Correlates of the Militant Extremist Mindset
Journal article, Peer reviewed
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- Scientific articles 
Original versionFrontiers in Psychology. 2020, 11 1-7. 10.3389/fpsyg.2020.02250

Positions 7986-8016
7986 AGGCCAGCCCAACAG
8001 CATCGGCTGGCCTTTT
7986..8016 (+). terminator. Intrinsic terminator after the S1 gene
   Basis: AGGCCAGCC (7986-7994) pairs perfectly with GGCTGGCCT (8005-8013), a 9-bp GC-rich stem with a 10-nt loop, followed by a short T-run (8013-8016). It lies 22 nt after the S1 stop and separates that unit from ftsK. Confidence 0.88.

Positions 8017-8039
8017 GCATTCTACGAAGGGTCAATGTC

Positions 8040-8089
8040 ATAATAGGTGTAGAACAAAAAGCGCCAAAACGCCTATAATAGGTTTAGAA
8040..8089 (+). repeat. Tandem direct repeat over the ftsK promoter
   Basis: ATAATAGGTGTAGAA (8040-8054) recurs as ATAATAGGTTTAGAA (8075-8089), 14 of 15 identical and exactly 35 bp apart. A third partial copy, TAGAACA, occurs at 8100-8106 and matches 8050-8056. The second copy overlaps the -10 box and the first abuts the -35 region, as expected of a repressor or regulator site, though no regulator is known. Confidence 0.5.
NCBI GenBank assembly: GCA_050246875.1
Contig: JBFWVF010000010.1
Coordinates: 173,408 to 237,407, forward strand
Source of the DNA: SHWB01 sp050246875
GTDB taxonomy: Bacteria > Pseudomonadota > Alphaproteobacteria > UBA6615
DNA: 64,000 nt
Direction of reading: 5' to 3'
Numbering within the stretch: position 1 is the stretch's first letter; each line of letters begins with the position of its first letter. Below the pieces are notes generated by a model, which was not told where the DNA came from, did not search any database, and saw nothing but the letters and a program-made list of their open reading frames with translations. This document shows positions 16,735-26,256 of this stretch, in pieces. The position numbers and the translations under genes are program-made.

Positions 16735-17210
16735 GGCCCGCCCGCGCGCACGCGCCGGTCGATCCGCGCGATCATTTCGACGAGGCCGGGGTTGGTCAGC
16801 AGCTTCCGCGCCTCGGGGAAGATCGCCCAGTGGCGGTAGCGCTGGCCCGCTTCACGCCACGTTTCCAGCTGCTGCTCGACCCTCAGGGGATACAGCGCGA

This study aimed to examine bright- and dark-side personality, personal beliefs (religion and politics) and self-evaluation correlates of beliefs in the Militant Extremist Mindset (MEM). In all, 506 young adults completed various self-report measures in addition to the three-dimensional MEM questionnaire. The measures included short measures of the Big Five traits, Self-Monitoring, Self-Evaluation and Personality Disorders, as well as demographic questions of how religious and politically liberal participants were. The Proviolence, Vile World, and Divine power mindsets showed varying correlates, with no consistent trend. Stepwise regressions showed that the demographic, personality and belief factors accounted for between 14% (Vile World) and 54% (Divine Power) of the variance, There were many differences between the results of three mindset factors, but personality disorder scores remained positive predictors of all three. The Vile World mindset was predicted by religiousness, liberalism, personality disorder scores and negative self-monitoring, but not personality traits. Religiousness had a contribution to all subscales and predicted the vast majority of the Divine Power mindset with smaller relationships with personality and personality disorders. Proviolence was predicted by the majority personality measures and sex.